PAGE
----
9.1.1 Cutaneous Anatomy and Physiology


Three layers: the epidermis, the dermis and the subcutis with fascia.


Epidermis: germinative pool of keratinocytes (KC) and differentiating KC`s. Substructured into the basal membrane, stratum basale (dividing stem cells), stratum spinosum, stratum granulosum and stratum corneum. Melanocytes, Langerhans cells and  Merkel cells.


Dermis: fibroblasts producing a rich extracellular matrix (collagen and elastic fibers), adnexal structure associated muscles, dermal dendritic cells, mast cells, Merkel cells, upper and lower vessel pool, apocrine and eccrine glands and different nerve types.


Subcutis: connective tissue and adipose tissue including vessels and immune surveillance cells.




Skin glands: Eccrine sweat glands (palms and soles), apocrine sweat glands (axillae, areola and nipples, perianal region and genitalia) produce the sweat, sebaceous gland follicles, hair follicles with terminal hair and vellus hair follicles.

Thermal regulation

Skin vasculature plays a key role in thermal regulation. Glomus cells help to regulate the diameter of the vessels so that the higher or lower amount of blood can heat or cool down the skin. The eccrine glands produce sweat when stimulated by cholinergic nerves (stress reaction, temperature cooling down the skin), which cools the skin physically by evaporation. An anchoring muscle of the hair follicle (musculus arrector pili) can produce some heat by moving the follicle upward.

Physical protection

Epidermis (especially the stratum corneum): provides protection from evaporation of water and physical stress.


Dermis: protects the skin against tears and shear forces and provides elasticity.


Subcutis: fat tissue can absorb and distribute physical harm.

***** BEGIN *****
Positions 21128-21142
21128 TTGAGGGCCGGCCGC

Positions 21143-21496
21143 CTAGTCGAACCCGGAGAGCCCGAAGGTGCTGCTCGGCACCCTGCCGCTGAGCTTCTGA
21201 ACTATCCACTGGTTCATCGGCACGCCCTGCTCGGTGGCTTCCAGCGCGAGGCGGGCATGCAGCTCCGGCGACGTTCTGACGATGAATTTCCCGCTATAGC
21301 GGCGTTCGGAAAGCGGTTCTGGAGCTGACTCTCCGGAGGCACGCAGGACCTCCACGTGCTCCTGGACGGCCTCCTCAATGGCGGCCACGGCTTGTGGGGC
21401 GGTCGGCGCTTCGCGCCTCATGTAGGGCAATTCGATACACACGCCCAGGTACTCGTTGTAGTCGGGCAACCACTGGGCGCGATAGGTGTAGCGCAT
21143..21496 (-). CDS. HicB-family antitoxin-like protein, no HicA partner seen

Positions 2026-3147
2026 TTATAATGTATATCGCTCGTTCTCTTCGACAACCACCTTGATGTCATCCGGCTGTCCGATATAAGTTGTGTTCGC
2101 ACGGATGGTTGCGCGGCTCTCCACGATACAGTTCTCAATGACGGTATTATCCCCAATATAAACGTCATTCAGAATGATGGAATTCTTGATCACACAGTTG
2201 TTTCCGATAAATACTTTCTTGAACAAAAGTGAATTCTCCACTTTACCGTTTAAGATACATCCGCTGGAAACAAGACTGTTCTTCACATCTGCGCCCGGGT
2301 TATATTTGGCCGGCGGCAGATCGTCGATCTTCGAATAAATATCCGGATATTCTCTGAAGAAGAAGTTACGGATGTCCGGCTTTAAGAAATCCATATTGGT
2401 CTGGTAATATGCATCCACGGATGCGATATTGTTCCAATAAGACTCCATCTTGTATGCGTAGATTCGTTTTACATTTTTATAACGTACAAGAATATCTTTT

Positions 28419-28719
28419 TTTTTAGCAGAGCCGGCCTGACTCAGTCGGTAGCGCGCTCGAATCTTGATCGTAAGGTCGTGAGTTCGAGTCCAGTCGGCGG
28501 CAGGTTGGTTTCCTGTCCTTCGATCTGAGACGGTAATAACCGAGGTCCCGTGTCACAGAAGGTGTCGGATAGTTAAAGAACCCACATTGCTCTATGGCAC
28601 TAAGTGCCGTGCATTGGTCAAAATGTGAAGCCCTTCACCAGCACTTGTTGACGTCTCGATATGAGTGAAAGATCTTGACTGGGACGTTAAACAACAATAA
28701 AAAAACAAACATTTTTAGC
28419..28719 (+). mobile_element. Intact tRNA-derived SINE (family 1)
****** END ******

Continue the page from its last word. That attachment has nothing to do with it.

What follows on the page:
Protection against chemical injury

Stratum corneum: corneocytes (keratinocyte envelopes) and sebum help the skin to resist various kinds of chemical injuries and water.


Melanocytes produce melanin and transfer them in vesicles to the surrounding keratinocytes. Melanin absorbs ultraviolet (UV)-radiation and thereby protect genetic material. KC produce ROS absorbers and repair enzymes against DNA damage.

Sensory function

The skin is one of the most important sensory organs: nerves and receptors such as nociceptors (pain and itch receptors) and Merkel cells (mechanoreceptors) are responsible for the touch.

Immune function

Most of the lymphocytes in the skin, other leukocytes, mast cells, and macrophages. Epidermis: Langerhans cells (antigen-presenting cells); keratinocytes (epithelial cells with immune properties), dendritic epidermal T lymphocytes, resident memory T cells that may serve as a primitive T-cell immune surveillance system; and immunogenic melanocytes. Dermis: most of the lymphocytes in the skin, other leukocytes, dermal dendritic cells, mast cells and macrophages.


Subcutis: immune surveillance reservoir and progenitor cells for wound healing.

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